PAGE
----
… why don’t we just have a land tax, instead of trying to restrict voluntary trade of land between individuals.
My impression has always been that one of the fundamental reasons for tax was to proxy for a social return on a nations capital – such as land. By doing this we get the advantage of actual property rights on land, even though in essence we hold a belief that society as a whole owns that land.
Now my impression of this debate is that NZ society DOES believe it implicitly owns the land. If we had a land tax that proxied the “rental income” for society, it wouldn’t matter who owned the property right to use the land and this whole debate about foreign ownership could be chucked out the window.
Update: Danylmc at Dim Post discusses the same article. I’m not sure I would interpret history the same way as him – was there really much of a cost from the running down of our grossly inefficient railway system? However, lets not argue about this point here – as it is peripheral to both posts. There are two primary points that need to be raised beyond my land tax call above.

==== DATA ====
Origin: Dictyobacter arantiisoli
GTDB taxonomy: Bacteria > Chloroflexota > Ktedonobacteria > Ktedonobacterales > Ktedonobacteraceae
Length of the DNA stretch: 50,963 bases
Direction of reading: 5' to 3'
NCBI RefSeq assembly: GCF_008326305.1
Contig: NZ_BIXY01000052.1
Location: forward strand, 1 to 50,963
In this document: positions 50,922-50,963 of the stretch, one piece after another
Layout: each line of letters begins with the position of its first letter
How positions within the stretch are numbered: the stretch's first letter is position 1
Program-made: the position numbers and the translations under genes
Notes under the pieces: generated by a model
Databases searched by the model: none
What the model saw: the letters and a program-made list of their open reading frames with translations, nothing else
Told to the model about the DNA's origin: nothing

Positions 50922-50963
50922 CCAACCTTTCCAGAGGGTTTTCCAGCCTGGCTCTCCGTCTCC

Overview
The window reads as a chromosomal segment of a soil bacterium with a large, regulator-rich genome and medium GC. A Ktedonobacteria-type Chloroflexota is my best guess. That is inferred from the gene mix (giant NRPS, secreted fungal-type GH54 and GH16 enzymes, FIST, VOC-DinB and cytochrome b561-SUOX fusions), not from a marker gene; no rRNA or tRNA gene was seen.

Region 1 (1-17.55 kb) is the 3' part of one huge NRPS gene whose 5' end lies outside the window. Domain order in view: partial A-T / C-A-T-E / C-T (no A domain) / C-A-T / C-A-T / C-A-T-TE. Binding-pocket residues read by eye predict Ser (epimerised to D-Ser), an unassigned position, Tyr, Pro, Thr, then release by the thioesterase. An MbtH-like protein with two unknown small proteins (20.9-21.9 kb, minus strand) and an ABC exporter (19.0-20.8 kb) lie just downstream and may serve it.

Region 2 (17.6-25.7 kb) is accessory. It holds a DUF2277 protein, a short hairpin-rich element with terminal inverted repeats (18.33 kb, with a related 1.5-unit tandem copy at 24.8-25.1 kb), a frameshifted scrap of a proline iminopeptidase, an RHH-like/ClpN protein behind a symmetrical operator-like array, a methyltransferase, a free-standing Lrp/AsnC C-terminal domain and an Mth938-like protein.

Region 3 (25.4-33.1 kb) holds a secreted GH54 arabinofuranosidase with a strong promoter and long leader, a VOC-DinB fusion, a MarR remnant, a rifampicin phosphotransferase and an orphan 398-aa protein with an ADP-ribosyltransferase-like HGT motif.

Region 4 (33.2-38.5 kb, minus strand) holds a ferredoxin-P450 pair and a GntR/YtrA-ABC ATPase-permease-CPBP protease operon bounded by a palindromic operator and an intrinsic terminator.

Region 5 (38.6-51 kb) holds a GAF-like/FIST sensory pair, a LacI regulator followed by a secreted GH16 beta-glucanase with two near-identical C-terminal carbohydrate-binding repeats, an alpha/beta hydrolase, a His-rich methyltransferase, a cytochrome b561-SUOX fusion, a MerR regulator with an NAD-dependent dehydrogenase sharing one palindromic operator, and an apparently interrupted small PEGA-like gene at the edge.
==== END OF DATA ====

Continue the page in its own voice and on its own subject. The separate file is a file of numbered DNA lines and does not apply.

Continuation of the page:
Firstly, if the problem is that the government sold the asset too cheaply, then we should raise that as the issue.
Secondly the arbitrary idea of a “strategic asset” might crop up – if we want to think along these lines, lets actually do some thinking. We should ask “is it a public good”, “are there competition issues” and/or “are there externalities from the assets use”. If these things hold, then we can ask what is the best way to define ownership.
Yes there are cases where the government should own assets – but they should be determined by analysis instead of arbitrary catch phrases like “strategic asset”. Obviously there are too many management consultants floating around government at the moment given the amount that term is floating about.